15mm Wargaming Figures to use for Samurai armies of the Sengoku period 1467-1603

The fact that the Portuguese were in Japan is sufficient excuse for me to consider getting Samurai armies for the the Sengoku period. I thought I’d look at what 15mm figures are available. I found five ranges of figures available and one set of transfers/decals for Sashimono banners. Before I do a (brief) review of the figures I explain what is distinctive about the period I’m interested in.

Japan 1542-1639

My interest is the period where the Portuguese were in Japan. Basically 1542-1639. This spans three overlapping periods of Japanese history:

  • 1392–1573 Muromachi period
  • 1573–1603 Azuchi-Momoyama period
  • 1603–1867 Edo period

However the period from about 1467 to about 1603 is also referred to as the Sengoku period and, due to the violent turmoil in Japan, was known as the “Age of Warring States”.

As it happens the Sengoku period is popular for 15mm figures. Several features distinguish this period:

  • Samurai with melee weapons
  • Ashiguaru
  • Firearms including arquebus and cannon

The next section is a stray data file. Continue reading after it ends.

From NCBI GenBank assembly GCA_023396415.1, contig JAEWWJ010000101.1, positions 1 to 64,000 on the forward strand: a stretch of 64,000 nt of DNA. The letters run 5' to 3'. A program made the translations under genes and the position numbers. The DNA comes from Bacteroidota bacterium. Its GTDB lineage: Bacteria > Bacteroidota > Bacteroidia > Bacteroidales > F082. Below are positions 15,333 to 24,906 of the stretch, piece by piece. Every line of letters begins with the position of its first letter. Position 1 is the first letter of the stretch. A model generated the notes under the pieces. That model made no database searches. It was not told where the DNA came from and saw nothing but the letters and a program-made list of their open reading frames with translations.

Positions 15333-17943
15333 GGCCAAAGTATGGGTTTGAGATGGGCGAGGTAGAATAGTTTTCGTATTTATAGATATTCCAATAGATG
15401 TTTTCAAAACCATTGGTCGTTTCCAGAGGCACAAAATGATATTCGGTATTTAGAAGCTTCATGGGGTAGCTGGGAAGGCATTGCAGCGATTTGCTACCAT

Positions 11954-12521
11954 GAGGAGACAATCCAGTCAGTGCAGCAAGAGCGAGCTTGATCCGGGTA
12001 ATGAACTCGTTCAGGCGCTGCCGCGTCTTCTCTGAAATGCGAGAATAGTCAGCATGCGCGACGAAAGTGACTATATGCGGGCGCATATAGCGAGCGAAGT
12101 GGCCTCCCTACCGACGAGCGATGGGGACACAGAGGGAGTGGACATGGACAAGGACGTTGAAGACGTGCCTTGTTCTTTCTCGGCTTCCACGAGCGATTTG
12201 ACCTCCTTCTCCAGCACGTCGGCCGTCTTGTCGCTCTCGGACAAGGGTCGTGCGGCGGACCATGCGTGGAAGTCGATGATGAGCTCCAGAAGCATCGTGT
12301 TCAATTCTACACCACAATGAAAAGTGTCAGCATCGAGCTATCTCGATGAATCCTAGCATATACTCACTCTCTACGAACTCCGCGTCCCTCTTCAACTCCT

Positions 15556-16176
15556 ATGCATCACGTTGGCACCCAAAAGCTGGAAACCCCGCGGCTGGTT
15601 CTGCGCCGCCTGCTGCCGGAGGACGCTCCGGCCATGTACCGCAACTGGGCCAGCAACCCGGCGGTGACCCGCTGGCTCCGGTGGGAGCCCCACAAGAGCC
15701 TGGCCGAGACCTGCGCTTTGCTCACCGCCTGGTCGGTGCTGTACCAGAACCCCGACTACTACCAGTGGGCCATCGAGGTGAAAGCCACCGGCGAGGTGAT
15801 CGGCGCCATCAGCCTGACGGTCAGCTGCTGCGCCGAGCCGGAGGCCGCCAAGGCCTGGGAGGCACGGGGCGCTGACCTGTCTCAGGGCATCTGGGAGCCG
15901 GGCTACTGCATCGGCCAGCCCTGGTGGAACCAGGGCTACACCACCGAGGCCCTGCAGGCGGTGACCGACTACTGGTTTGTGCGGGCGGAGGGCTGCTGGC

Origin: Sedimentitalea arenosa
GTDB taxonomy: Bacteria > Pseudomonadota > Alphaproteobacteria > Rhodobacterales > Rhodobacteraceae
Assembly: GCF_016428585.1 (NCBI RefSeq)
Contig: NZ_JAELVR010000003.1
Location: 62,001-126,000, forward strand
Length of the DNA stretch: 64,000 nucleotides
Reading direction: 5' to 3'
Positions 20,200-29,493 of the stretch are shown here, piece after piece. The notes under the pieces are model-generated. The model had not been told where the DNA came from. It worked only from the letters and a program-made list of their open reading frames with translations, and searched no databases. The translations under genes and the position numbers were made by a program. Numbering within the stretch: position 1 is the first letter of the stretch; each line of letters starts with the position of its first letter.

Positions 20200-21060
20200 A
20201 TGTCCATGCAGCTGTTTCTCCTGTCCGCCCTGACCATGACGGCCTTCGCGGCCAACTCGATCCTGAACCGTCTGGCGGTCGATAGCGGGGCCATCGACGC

• Sashimono banners
  • Warrior monks including Ikkō-ikki

Although more widely used, Sashimono banners were most prominent during the Sengoku period. The banners resembled small flags and bore clan symbols.

The Sōhei were Buddhist warrior monks of feudal and medieval Japan. They were active throughout the Sengoku period (and much earlier), fighting for their own interests and those of the major national actors. Sōhei are mainly associated with the naginata, however could also be archers or swordsmen. Many were mounted and many wore samurai armour. Warrior monks wore layers of kimono-like robes with a tan or saffron yellow layer on top. Footwear traditionally consisted of tabi socks and geta (wooden clogs), or waraji (straw sandals). Warrior monks would often fold and tie the white headcowl to cover more of their head, or would substitute a hachimaki headband. Finally, many warrior monks would wear some form of samurai armor.

Ikkō-ikki were mobs of peasant farmers, Buddhist monks, Shinto priests and local nobles who rose up against daimyō rule. The the first violent uprising was about 1486 and the movement crushed in 1586. The Ikkō-ikki, due largely to their origins as countryside mobs, were far more varied in their armor and armament than other Sōhei.

Old Glory 15s Samurai

Old Glory 15s Samurai Armies 1530-1615 are exactly in the Sengoku period. I quite like these figures. Nice dynamic poses and, judging from the photos, clean sculpting. They come in big packs so would probably form the basis on any army I created.

Old Glory 15s SM7 Dismounted Samurai
Old Glory 15s SM7 Dismounted Samurai

The range includes:

  • samurai, ashigaru, warrior monks, peasants, ninja, and female samurai.
  • unarmoured samurai which might be appropriate for Ronin.